Do you remember in your career when you felt exceptionally proud of a work project or effort? Your may have put in extra hours, come up with a great idea, or delivered a high quality product ahead of schedule. Remember when you were last thanked or congratulated for your efforts? If you felt the congratulations were sincere, it probably encouraged you in your next effort.
As a manager, when was the last time that you praised someone working for you for doing great work? Has anyone done really great work for you lately?
Many managers fall into the trap of accepting great work that is done without a comment and get in the habit only speaking up when somebody makes a mistake. This approach encourages cautious behavior instead of encouraging people to push for excellence.
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If you have worked for small growing software companies for any length of time, you will eventually find your company under the microscope by a perspective purchaser. For some rapidly growing companies, you may find yourself on the other side of the table - examining a company you might want to buy. Either way, technical due diligence is required when you examine a software company to assess its value. Real due diligence requires looking at more than the source code and the product. It requires examining all of the company’s intellectual property.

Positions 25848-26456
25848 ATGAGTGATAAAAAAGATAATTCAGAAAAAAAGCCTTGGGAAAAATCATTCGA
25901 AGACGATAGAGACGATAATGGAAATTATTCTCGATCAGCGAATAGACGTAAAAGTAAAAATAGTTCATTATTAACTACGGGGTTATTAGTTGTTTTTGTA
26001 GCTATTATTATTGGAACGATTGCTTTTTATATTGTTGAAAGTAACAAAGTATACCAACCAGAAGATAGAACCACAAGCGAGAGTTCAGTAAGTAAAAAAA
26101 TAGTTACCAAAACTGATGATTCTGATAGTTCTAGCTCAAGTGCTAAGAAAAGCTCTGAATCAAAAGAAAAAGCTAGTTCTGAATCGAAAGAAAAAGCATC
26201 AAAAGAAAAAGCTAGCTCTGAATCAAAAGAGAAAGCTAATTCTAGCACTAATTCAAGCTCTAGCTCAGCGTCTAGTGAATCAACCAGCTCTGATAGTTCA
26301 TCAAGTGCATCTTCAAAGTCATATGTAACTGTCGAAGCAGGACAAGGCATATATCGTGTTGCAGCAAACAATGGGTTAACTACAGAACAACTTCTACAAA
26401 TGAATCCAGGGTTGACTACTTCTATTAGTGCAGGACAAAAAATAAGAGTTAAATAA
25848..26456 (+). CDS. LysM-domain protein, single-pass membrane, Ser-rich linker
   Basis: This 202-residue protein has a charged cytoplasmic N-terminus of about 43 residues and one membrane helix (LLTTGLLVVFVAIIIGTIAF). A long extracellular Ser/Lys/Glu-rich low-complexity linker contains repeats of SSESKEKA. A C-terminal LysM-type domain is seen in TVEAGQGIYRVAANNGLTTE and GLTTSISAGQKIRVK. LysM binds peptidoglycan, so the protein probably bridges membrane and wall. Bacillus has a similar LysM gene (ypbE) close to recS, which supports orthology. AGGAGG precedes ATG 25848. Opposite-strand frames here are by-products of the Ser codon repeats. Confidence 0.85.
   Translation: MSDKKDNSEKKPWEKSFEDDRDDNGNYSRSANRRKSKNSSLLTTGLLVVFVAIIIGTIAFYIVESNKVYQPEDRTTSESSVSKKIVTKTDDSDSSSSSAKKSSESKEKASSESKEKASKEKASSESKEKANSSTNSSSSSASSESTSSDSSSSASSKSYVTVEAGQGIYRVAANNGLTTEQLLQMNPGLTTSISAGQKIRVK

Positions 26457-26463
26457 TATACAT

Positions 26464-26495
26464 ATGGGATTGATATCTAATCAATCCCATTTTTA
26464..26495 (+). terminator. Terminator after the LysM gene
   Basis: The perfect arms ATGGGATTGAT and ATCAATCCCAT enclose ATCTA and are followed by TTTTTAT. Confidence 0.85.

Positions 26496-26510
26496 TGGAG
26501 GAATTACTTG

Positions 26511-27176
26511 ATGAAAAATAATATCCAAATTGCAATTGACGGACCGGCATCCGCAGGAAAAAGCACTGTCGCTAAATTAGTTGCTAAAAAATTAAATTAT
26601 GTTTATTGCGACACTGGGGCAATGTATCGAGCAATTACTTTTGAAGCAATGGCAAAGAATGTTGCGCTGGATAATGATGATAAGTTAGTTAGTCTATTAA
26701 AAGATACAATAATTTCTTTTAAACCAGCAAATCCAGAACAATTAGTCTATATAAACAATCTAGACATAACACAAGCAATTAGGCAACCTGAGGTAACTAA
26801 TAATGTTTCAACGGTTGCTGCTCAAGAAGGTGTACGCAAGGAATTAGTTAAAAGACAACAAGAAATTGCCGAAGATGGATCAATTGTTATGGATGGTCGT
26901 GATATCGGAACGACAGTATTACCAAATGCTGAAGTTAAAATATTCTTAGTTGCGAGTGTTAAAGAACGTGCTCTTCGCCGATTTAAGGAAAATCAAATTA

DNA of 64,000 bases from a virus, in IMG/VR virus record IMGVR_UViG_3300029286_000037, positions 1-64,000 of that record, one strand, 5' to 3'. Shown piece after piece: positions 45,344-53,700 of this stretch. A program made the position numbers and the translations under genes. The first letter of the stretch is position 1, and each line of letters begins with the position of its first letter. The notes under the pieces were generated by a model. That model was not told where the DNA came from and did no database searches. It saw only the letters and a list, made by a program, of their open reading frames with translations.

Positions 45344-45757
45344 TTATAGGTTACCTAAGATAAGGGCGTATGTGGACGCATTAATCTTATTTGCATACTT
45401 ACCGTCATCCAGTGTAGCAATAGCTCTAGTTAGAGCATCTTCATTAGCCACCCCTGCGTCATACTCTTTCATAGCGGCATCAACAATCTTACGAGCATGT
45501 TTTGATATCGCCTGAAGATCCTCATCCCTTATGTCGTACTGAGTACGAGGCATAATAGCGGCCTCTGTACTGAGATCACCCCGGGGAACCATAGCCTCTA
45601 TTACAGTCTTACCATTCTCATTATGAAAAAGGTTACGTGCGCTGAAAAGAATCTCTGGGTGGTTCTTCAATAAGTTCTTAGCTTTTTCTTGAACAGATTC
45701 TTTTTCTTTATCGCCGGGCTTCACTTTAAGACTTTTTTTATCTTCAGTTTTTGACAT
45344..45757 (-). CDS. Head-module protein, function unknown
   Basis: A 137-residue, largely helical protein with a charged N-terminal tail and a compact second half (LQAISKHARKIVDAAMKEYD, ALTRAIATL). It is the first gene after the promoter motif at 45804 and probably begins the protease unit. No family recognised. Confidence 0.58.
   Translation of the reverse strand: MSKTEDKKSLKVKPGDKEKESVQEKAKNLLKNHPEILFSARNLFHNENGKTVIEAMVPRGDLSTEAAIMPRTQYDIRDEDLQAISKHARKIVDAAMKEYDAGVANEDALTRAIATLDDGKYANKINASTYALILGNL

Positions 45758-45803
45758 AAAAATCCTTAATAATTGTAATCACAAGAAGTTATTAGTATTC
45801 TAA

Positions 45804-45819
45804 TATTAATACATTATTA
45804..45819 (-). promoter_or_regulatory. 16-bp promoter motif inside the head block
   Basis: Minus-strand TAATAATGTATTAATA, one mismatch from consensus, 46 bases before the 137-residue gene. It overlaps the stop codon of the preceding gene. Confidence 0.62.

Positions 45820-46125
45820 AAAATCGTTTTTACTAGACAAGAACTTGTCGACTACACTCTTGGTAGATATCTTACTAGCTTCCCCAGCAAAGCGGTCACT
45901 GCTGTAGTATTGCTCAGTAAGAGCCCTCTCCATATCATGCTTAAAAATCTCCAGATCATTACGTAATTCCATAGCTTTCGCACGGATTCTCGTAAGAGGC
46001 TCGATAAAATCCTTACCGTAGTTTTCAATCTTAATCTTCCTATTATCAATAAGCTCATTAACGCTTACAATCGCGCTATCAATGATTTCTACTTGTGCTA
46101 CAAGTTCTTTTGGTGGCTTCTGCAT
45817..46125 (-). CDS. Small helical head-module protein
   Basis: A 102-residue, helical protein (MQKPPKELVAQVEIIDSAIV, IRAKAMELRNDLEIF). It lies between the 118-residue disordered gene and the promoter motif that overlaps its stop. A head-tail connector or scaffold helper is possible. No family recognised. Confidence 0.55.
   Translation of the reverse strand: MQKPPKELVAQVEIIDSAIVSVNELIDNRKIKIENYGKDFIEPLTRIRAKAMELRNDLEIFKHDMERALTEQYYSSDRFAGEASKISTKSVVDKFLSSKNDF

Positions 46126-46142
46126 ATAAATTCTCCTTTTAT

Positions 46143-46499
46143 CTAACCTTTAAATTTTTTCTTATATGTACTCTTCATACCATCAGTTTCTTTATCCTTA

Intellectual property (IP) describes the data and information that you have spent time and money creating. People who wouldn’t think about not having the proper insurance will take huge risks by not protecting their company’s IP. Many small growing companies are so busy getting products together and dealing with the demands of growth they don’t have time to examine how well they are protecting themselves. Even when IP is valued, managers don’t understand the extent of the IP that they need to protect.
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